[OPE] More on X-Efficiency: and neoclassical growth ideas

From: Paul Cockshott <wpc@dcs.gla.ac.uk>
Date: Wed Aug 18 2010 - 04:12:23 EDT

 I have come across something in accounts of Chinese economic growth that seems related to the x-efficiency idea in neo-classical economics that Mike was discussing.
" Much previous research on economic development has suggested
a significant role for capital investment in economic growth, and a
sizable portion of China's recent growth is in fact attributable to
capital investment that has made the country more productive. In
other words, new machinery, better technology, and more investment
in infrastructure have helped to raise output. Yet, although the
capital stock grew by nearly 7 percent a year over 1979-94, the
capital-output ratio has hardly budged. In other words, despite a
huge expenditure of capital, production of goods and services per
unit of capital remained about the same. This pronounced lack of
capital deepening suggests a constrained role for capital. The labor
input-an abundant resource in China-also saw its relative weight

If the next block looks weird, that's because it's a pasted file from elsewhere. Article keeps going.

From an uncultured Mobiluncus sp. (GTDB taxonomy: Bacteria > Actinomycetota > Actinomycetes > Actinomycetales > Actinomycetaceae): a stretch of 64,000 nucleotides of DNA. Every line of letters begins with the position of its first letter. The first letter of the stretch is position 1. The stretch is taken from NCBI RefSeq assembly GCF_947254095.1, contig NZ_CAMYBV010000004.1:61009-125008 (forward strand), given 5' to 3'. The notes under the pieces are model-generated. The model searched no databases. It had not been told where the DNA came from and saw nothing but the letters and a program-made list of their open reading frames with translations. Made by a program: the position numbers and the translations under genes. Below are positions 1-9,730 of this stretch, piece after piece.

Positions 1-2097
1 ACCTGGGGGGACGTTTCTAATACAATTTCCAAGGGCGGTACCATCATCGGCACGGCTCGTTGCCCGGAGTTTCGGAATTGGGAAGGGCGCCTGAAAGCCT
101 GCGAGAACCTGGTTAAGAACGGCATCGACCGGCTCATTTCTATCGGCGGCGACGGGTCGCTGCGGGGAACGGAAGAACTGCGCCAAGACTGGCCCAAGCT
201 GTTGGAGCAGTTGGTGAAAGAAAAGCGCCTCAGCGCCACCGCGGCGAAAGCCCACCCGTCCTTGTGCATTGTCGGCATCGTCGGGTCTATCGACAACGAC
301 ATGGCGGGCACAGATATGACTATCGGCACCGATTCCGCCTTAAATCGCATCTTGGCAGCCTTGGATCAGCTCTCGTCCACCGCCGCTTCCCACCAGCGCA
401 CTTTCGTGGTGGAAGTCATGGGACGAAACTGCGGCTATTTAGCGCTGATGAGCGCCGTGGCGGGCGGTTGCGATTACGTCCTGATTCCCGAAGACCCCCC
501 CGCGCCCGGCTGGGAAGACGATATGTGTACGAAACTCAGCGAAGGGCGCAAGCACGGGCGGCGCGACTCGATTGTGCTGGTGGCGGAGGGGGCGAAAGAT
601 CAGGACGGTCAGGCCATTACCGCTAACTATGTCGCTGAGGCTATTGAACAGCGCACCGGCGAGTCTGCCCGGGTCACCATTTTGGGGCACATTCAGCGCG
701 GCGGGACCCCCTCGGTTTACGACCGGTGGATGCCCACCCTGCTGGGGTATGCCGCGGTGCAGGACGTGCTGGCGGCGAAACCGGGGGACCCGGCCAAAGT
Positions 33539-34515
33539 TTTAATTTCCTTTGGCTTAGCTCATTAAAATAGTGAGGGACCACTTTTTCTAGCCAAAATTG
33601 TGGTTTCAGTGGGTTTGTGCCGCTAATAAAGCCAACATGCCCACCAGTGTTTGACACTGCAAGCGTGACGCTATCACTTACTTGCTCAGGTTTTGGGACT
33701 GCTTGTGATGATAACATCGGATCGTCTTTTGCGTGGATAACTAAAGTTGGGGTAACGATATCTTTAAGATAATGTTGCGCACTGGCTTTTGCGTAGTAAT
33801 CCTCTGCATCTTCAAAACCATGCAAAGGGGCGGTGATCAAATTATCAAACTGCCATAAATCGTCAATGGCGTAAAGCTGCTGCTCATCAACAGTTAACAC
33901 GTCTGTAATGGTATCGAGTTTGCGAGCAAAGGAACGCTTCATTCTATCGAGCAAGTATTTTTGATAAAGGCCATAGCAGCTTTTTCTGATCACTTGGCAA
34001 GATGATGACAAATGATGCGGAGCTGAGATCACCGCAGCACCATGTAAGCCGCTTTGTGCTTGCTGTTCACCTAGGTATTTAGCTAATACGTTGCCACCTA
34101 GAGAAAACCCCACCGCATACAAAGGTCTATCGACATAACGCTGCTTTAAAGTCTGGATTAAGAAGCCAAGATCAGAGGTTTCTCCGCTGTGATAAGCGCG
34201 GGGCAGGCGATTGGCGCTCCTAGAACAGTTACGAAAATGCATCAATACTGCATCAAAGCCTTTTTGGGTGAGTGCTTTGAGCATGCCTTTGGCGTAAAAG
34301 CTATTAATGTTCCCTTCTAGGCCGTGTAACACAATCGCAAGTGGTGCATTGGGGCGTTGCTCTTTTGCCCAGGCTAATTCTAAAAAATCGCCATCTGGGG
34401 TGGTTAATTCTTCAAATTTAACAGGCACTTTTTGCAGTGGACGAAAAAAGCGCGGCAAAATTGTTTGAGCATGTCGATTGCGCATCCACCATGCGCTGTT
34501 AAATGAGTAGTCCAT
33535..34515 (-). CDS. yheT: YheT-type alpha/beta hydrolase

in the economy decline. Thus, while capital formation alone
accounted for over 65 percent of pre-1978 growth, with labor
adding another 17 percent, together they accounted for only 58 per-
cent of the post-1978 boom, a slide of almost 25 percentage points.
Productivity increases made up the rest." ( International Monetary
Fund Report, Why is China Growing So Fast ).

My question is: how on earth do they think they can come up with
First there is the general issue of inter temporal comparisons
Of output, but leaving that aside,
how do they think they can attribute parts of the growth in output to labour and capital?
What assumptions do they make?

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Received on Wed Aug 18 04:14:48 2010

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